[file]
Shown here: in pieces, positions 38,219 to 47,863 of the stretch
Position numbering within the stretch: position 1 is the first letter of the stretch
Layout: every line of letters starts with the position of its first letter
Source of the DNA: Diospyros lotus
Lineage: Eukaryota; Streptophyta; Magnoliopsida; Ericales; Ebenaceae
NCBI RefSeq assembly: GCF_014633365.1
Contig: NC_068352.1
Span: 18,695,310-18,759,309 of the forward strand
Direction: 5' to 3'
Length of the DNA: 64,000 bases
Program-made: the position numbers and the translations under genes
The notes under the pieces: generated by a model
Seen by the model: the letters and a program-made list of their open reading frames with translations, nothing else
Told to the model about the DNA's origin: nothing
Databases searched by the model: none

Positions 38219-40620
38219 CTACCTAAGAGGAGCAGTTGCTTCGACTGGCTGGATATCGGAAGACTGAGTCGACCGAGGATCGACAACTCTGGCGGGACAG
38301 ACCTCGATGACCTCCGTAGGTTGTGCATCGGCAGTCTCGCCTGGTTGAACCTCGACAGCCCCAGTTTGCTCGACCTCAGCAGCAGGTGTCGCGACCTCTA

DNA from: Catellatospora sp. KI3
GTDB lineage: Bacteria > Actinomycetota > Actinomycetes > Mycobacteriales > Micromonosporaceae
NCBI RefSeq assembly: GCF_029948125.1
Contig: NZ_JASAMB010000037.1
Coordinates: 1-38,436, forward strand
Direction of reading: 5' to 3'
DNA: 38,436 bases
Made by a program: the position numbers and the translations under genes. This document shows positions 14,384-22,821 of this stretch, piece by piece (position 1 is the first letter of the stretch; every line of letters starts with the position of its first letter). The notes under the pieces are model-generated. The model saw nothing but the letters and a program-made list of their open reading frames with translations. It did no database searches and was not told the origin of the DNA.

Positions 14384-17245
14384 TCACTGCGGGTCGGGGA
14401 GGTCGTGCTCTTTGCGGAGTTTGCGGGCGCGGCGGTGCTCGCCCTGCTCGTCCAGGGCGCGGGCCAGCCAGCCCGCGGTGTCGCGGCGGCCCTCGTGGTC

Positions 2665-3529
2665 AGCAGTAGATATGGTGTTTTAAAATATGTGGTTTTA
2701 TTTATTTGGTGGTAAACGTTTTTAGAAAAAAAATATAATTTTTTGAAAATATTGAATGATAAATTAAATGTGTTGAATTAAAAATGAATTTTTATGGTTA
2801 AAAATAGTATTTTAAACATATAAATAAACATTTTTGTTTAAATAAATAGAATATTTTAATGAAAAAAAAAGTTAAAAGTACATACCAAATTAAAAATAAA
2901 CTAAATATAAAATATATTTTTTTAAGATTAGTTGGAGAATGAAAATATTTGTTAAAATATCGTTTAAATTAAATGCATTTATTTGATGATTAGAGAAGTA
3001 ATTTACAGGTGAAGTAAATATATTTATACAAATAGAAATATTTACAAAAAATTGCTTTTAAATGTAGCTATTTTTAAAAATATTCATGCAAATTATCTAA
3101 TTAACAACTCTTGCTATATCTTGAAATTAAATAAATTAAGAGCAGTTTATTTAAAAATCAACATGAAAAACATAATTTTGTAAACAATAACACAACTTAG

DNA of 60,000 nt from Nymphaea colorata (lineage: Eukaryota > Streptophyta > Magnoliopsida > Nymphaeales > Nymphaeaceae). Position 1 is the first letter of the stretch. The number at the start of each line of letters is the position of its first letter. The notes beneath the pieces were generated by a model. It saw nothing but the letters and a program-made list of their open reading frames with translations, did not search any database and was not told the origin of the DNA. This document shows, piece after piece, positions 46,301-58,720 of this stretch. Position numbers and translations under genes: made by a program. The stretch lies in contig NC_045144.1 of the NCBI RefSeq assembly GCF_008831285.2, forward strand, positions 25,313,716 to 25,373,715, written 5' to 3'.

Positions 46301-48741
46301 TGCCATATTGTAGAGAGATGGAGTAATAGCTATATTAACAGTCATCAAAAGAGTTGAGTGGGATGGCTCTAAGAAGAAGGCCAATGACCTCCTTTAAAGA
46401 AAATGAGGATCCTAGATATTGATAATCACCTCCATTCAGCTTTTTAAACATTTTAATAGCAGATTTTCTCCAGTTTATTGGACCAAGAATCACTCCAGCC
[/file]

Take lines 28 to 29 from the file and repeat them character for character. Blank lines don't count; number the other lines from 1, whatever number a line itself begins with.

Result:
14384 TCACTGCGGGTCGGGGA
14401 GGTCGTGCTCTTTGCGGAGTTTGCGGGCGCGGCGGTGCTCGCCCTGCTCGTCCAGGGCGCGGGCCAGCCAGCCCGCGGTGTCGCGGCGGCCCTCGTGGTC